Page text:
This week as the iPod vainly shuffled and Ozzy Osbourne belted out, Crazy Train, in an attempt to be heard over the din of building work, I watched as the kitchen ceiling was demolished and our third bedroom ceased to be. Gazing up at the rafters of our now doubled in height kitchen I noticed a distinct drop in temperature. Our kitchen has always been the hottest room in the house due to the low ceiling, and during the heat of summer it can be stifling. We had plans to rebuild the third bedroom as a wooden mezzanine occupying only half of the original space. My idea was to have the platform covering the bottom width of the room rather than lengthways, so Enzo the architect has come to see if it can be done. Once again, dressed as if he should be on the set of a 1970’s porn movie, he arrives, looks and tuts quite a lot. “It’s not possible,” he says shaking his head, “This way only.” He indicates lengthways. It turns out the dividing wall isn’t strong enough to support an upper floor without major work being carried out.
I begin to wonder whether we actually need the third bedroom, when will it be used and by whom? Questions tumble around inside my head like socks on a quick-wash. What will we put up there? Will it be so hot no one will ever be able to sleep in it? Will it make the kitchen space oppressive? When, what, why, and how appear with speed and each is answered just as quickly. (Who spotted the Oxford comma?) Now as we’ve submitted plans to the comune and they indicate we are replacing the room with a mezzanine we may have a problem. I ask Enzo, who is dressed in a black leather bomber jacket and unbelievably, tight white jeans, if we can leave the mezzanine off the building project. He lifts his mirrored aviator sunglasses and I see his greenish-grey eyes for the first time, (Yes, he is a walking stereotype). “No problem,” he says re-shielding his eyes again, “we’ll tell them it’ll be going in at a later date. You have three years in which to build it, but by then the comune will have forgotten all about it.” So a decision is made, we’ll keep the kitchen as it is with a lofty high ceiling, which will look so much better once the wooden joists have been replaced.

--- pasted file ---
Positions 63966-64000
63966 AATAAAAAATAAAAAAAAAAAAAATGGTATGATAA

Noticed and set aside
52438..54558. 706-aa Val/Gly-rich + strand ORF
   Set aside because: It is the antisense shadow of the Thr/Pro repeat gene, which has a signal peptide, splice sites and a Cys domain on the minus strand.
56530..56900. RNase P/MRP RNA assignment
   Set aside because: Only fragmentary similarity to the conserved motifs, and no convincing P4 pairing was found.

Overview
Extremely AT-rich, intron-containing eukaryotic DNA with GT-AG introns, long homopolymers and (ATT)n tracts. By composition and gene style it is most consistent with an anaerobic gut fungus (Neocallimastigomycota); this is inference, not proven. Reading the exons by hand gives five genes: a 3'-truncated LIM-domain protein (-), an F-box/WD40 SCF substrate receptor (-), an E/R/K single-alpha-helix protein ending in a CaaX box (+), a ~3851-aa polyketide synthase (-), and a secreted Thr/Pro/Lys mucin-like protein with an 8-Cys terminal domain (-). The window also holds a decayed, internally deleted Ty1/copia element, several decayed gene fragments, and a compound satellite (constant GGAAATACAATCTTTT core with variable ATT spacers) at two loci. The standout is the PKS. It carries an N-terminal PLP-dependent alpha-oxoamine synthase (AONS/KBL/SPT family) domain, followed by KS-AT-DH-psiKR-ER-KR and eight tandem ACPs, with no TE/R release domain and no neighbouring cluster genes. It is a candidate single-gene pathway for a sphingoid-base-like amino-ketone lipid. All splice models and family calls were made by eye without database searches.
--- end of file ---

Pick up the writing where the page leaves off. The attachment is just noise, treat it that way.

So we’re senza cucina (without kitchen) and dinner time arrives. There’s nothing for it but to eat out. We pop down to our favourite local restaurant, il Buchaniere, (the Buccaneer) and ask for a table. The food here is superb and the service exceptional, part of the reason we love it so much. We are shown to a table Piero tells us what’s on offer today. For primo I order pasta with clams and mussels and for secondo I have a pork steak, with griddled courgette for contorno. (For those wanting to understand the Italian dinner traditions, I’ll be writing an article about this for Italy Magazine in the near future.) With water, wine and a delicious lemon sorbet for dolce, we pay the €25 bill and leave feeling well fed. Now as you saw indicated in the title, this blog post features two questions and here’s the first one. When we arrived at the restaurant and after our order was taken, our waiter turned on the widescreen TV fixed to the wall and walked away as the news aired. This is something that has always puzzled me, why does almost every restaurant have a television playing. We ate at the pizzeria the following evening and their TV was blasting out an Italian situation comedy, and the last time we ate in Lanciano we had lunch accompanied by a pop concert on the flat screen TV on the wall. So if any one out there knows why television’s are always playing in Italian eateries, do please let me know.
My second question has no elaborate build up, or even any back story, it’s just an observation I have made. I believe in this hotter climate I am producing more earwax, it may be a natural defence due to living within a cloud of brick dust during the house renovation or is it the heat. Again if anyone can shine any light upon this I’d be more than happy to hear from you.